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Allison Milstone has been a veterinary technician since 2002. The 49-year-old says she always knew this was what she would do with her life — it just took her some time to get there.
She works with Dr. Catherine Powell at Home Care Vet in Houston, Texas.
Why did you get into this line of work? And did you always want to do this?
This line of work has always been a calling for me. I remember telling my mom I wanted to be a veterinarian when I was 8 years old watching an Auburn vs. Alabama football game and the broadcast highlighted Auburn University’s College of Veterinary Medicine.
But I did not start out in this career. I was in international business. I traveled the world. I even lived in Hong Kong. But the 9/11 attack abruptly ended that career. I returned home to Atlanta and knew it was time to follow my calling to care for animals. I volunteered. I trained, and eventually I became a veterinary technician.
What does a typical day look like?
There is no such thing as a typical day and, in my opinion, that is what’s uniquely cool about this job. Some days it’s all puppies, kittens and sunshine. Other days it’s sick animals that need testing (blood work, imaging) and diagnostics to treat their conditions. Some days it’s being with owners as they say goodbye to their beloved pet.
What do you like most about your job? And least?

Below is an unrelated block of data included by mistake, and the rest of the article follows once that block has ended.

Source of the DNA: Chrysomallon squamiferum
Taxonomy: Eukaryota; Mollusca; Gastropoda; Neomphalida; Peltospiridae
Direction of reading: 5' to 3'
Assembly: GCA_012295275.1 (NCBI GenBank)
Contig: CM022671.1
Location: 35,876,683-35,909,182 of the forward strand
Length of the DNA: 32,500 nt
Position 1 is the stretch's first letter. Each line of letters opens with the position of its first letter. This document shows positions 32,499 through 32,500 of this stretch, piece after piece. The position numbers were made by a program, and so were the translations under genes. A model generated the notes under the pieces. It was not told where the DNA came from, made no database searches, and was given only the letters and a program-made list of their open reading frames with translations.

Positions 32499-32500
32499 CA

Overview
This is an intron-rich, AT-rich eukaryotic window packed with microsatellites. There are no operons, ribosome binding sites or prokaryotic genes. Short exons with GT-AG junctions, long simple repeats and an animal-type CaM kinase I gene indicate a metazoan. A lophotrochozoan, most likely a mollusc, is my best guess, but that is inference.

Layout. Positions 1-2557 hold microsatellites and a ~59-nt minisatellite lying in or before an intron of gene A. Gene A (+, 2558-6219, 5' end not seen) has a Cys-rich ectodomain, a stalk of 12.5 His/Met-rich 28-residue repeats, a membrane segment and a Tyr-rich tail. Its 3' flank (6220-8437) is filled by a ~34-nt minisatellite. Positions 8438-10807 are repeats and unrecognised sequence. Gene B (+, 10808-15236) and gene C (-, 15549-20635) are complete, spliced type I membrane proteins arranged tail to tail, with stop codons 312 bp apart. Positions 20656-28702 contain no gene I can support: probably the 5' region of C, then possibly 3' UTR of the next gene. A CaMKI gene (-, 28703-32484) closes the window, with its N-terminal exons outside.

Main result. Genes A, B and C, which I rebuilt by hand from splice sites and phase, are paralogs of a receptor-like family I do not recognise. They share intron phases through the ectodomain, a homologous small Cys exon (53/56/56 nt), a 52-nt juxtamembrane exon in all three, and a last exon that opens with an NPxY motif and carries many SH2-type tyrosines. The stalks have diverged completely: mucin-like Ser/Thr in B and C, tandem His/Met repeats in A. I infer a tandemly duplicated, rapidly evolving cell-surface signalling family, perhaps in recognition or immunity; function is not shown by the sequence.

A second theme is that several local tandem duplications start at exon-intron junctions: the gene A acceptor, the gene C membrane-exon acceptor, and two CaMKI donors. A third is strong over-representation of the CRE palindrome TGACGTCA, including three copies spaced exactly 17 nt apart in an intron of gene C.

What I like most is helping my patients live their best lives and educating their owners on how to do that. I don’t have a worst. I love what I do. I used to believe that euthanasia was necessary but honestly I have learned that it is a true gift that we can give to pets that are suffering.
What’s the most common misconception about your job?
The most common misconception is that this job is a financial dream. It’s not. The rewards are more spiritual and emotional.
What do you wish you knew about the job before you got into it?
The obvious answer is learning how to make peace with euthanasia. But owner compliance is more difficult than I had imagined. You’d think this job is all about the pets, but there are owners attached to those pets. It’s a delicate dance we learn. We give owners all the tools. It’s up to them to make it work.
What personality traits or qualities would make someone a good fit for this job?
You must be selfless, empathetic and truly have a calling to care for animals.
Is there a time where you felt your job made a real impact on someone’s life?
Yes. Many times. This is what makes my day!
Can you describe one particular moment or day on the job that gave you real satisfaction?
When I've Iearned something new regarding vaccines, pain treatments, dental health etc.. This has happened so many times over the years. I’m like, "Wow! I didn’t know that."
What’s the nicest thing anyone has ever said to you at the completion of a job?
On many occasion, during and after the euthanasia of a pet, I’ve had owners thank me. They thank me for helping them make the decision. They thank me for making the process peaceful. It’s those moments that I know I’m doing what I’m supposed to do.
If you weren’t in your current industry, what would you be doing?
This is my life. I will never do anything else. It’s completely unimaginable to me. I love what I do.
Where do you see yourself in five to 10 years?
Doing exactly this — saving the world one animal at a time. Forever.